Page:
Ad Agreement May Mean E-Commerce Site Changes

Some e-commerce companies may soon have to change their online privacy policies and practices as a result of a recent agreement between large network advertisers and the Clinton administration regarding online data collection.

In a landmark pact announced late last month, DoubleClick and eight other network advertisers that collectively own more than 90 percent of the market agreed to follow a set of self-regulatory guidelines for collecting online data. But the guidelines will ultimately affect e-commerce sites through new contract terms they will get from the network advertisers.

Federal officials believe network advertisers will raise the bar on online privacy for e-commerce sites. Network advertisers are hoping that the self-regulatory guidelines will slow efforts in Congress to pass privacy legislation. Others aren't so sure what the effect will be.

"I'm not convinced that this will change anything in the near term," said Jordan Rosner, director of new-media marketing at Pfizer Pharmaceuticals Inc. in New York. The guidelines will improve the practices of some big companies, but there are still going to be firms "willing to take the risk of public backlash" over their privacy practices, he said.

The U.S. Federal Trade Commission applauded the self-regulation agreement developed by the group of nine network advertisers, known as the Network Advertising Initiative. But the FTC said privacy legislation will still be needed to ensure that network advertisers that aren't part of the NAI comply with the agreement.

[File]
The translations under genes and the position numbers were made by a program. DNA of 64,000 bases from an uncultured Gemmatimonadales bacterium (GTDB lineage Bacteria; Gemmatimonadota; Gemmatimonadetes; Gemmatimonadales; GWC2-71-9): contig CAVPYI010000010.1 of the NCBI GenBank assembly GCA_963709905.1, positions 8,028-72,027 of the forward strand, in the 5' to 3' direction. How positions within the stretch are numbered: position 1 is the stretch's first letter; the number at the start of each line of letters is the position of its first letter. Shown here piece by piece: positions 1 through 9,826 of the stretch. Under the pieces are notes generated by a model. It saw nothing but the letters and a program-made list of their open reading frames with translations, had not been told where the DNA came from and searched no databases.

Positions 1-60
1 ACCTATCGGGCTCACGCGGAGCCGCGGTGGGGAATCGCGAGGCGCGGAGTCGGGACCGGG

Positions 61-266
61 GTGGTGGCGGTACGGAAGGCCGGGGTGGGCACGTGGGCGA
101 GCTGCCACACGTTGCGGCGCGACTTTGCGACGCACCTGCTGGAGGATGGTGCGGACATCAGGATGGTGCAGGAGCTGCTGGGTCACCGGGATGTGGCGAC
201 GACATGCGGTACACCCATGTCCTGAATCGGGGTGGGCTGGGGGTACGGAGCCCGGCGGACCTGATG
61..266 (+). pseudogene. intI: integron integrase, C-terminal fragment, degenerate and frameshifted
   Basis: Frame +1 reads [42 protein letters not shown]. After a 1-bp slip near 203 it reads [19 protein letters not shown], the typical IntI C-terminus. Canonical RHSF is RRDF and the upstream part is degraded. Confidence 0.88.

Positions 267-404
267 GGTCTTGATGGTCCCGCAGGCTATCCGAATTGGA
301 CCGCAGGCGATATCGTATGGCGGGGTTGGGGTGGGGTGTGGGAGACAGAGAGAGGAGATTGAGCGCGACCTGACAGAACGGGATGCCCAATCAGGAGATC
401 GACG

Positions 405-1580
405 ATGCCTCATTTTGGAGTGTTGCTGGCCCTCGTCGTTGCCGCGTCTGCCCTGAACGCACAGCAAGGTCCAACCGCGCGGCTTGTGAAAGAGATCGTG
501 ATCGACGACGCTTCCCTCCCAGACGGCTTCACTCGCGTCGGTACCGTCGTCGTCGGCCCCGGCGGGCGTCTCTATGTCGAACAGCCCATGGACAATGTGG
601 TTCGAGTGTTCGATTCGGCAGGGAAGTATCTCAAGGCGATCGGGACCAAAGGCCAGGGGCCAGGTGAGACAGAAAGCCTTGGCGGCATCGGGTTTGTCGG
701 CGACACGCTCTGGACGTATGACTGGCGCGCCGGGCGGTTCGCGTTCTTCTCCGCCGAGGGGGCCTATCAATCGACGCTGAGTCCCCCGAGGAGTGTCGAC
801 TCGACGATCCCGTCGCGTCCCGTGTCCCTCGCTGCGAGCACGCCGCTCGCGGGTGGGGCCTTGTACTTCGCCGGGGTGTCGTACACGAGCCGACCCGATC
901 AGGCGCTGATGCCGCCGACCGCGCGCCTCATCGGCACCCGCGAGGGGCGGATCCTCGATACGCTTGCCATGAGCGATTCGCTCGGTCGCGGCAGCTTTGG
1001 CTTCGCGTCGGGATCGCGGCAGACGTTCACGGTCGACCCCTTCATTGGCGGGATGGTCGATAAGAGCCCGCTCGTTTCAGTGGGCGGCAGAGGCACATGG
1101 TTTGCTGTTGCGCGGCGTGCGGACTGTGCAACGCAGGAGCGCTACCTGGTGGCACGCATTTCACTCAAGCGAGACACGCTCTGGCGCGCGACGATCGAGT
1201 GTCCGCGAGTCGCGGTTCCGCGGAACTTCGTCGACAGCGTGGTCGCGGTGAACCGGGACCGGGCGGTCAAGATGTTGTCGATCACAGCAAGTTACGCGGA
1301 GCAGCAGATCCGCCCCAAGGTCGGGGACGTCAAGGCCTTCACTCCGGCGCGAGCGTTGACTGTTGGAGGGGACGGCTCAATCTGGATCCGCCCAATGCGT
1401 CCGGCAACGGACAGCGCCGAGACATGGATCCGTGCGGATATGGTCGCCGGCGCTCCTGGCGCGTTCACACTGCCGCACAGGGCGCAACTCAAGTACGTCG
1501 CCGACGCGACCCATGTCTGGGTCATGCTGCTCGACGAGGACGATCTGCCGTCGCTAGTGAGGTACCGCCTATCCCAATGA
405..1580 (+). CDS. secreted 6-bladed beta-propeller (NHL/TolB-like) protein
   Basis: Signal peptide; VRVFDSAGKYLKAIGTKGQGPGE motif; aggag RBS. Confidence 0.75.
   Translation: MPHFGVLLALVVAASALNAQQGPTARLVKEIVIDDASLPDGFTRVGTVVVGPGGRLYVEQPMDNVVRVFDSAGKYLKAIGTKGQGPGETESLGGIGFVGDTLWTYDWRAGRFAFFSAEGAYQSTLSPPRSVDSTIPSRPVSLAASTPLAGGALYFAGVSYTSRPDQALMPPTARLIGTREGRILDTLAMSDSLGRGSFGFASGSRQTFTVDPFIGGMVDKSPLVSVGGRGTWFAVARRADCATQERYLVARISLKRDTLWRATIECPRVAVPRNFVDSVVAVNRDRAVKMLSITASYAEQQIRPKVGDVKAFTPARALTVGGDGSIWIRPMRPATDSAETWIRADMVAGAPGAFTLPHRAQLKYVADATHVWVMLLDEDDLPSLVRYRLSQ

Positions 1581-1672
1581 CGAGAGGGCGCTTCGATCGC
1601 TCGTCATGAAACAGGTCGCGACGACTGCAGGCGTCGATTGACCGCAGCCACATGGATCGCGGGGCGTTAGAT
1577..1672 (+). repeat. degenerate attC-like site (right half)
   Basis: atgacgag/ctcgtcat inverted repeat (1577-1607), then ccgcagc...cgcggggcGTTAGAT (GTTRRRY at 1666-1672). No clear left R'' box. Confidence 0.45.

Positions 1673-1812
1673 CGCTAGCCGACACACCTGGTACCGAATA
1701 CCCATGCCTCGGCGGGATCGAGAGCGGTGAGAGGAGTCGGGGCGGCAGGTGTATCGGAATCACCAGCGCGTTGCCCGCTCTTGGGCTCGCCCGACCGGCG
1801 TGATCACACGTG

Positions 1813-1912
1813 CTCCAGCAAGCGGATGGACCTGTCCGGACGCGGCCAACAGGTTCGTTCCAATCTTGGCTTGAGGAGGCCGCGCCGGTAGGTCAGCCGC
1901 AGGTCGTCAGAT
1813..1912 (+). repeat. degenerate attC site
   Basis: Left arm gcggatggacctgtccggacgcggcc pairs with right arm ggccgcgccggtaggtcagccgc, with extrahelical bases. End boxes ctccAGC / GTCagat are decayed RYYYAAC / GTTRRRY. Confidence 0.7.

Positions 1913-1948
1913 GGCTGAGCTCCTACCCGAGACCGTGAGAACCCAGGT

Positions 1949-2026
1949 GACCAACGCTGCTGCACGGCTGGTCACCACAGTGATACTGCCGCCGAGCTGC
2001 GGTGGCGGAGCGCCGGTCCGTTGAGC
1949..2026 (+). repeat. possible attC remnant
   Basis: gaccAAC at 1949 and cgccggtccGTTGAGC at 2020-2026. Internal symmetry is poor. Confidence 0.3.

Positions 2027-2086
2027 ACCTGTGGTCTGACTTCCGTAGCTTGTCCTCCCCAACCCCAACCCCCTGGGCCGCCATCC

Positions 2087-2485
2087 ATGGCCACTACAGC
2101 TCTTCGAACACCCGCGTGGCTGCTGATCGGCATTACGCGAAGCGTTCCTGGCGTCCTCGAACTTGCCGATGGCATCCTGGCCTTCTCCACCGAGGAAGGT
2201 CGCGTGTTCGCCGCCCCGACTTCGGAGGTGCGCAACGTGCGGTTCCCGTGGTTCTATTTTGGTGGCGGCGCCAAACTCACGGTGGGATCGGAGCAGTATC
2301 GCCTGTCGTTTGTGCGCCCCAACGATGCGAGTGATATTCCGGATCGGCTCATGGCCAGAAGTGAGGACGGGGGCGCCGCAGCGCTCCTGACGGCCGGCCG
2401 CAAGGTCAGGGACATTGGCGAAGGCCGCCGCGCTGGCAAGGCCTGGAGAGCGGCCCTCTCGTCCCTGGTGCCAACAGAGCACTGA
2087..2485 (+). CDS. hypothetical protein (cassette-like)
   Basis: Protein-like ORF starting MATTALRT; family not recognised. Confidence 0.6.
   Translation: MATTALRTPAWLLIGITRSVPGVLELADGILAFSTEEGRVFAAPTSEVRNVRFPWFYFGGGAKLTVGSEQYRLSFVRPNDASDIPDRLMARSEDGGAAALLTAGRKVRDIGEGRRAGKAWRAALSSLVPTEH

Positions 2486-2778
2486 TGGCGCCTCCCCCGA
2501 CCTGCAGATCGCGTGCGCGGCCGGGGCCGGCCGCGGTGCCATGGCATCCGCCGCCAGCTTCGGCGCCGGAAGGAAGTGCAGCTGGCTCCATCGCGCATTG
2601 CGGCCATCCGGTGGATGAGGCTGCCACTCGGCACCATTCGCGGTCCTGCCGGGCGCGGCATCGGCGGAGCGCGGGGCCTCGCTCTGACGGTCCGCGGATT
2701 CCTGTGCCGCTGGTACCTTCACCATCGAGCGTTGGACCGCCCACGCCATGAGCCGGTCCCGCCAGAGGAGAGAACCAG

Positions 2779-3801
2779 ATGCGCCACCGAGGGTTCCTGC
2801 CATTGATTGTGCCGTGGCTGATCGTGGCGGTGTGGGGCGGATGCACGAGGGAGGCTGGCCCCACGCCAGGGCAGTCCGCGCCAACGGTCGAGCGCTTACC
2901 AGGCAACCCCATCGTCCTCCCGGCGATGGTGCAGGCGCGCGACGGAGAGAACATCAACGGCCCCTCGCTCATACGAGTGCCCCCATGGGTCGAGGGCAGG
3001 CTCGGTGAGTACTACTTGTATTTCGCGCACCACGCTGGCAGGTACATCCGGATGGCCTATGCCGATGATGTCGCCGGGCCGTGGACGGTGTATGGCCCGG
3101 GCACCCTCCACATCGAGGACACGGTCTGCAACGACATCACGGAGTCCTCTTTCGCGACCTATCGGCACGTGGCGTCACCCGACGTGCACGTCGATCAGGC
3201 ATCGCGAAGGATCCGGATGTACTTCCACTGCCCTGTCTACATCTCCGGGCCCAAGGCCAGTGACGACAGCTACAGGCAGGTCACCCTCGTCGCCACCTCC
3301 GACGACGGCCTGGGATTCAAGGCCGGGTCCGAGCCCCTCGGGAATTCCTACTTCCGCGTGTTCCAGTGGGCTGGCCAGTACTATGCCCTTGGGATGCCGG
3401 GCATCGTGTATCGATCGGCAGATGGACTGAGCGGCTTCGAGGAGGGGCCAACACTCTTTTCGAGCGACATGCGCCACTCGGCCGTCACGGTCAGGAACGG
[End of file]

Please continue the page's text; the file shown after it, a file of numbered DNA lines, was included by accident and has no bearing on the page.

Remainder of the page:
Network advertisers supply banner advertisements but may also collect data on browsing habits, largely through the use of cookies -- unique identification tags placed on an end user's computer. The agreement sets restrictions on the use of that data.

For instance, e-commerce sites will have to notify end users when online profiling is taking place and offer an "opt out" option.

But the agreement also opens the door to the most controversial aspect of online profiling: the merging of personal information, including names and addresses, with Web browsing habits -- and sharing the information with third parties. Under the agreement, e-commerce sites that take this route will have to offer "robust" and explicit notification and give end users the ability to remain anonymous.

This provision has alarmed privacy advocates, who fear that end users won't learn the true implications of data sharing. "Clearly, if you read any advertising statement, they're not exactly neutral," said Andrew Shen, a policy analyst at the Electronic Privacy Information Center in Washington.

But the FTC can enforce the guidelines, say legal experts. If a company doesn't follow its privacy policy, it is risking legal action for deceptive trade practices.

"If a company posts a privacy policy, it better be accurate. And if it's not accurate, that could be a violation of the Federal Trade Commission act," said John Bentivoglio, a former chief privacy officer at the U.S. Department of Justice and now an attorney at Arnold & Porter in Washington.

DoubleClick, the largest of the network advertisers, says it has no plans to begin merging personally identifiable data despite this agreement. In March, the company backed off on plans to combine personally identifiable data with Web surfing habits after facing wide-ranging criticism.

But pressure from advertisers for better online profiling data may prompt some network advertisers to seek end-user approval to link a name with Web browsing habits. Without that information, e-commerce merchants are limited in how they can respond to customers. "It's as if someone is standing in front of you with a paper bag over their head," said analyst Eric Schmitt at Forrester Research Inc. in Cambridge, Mass.

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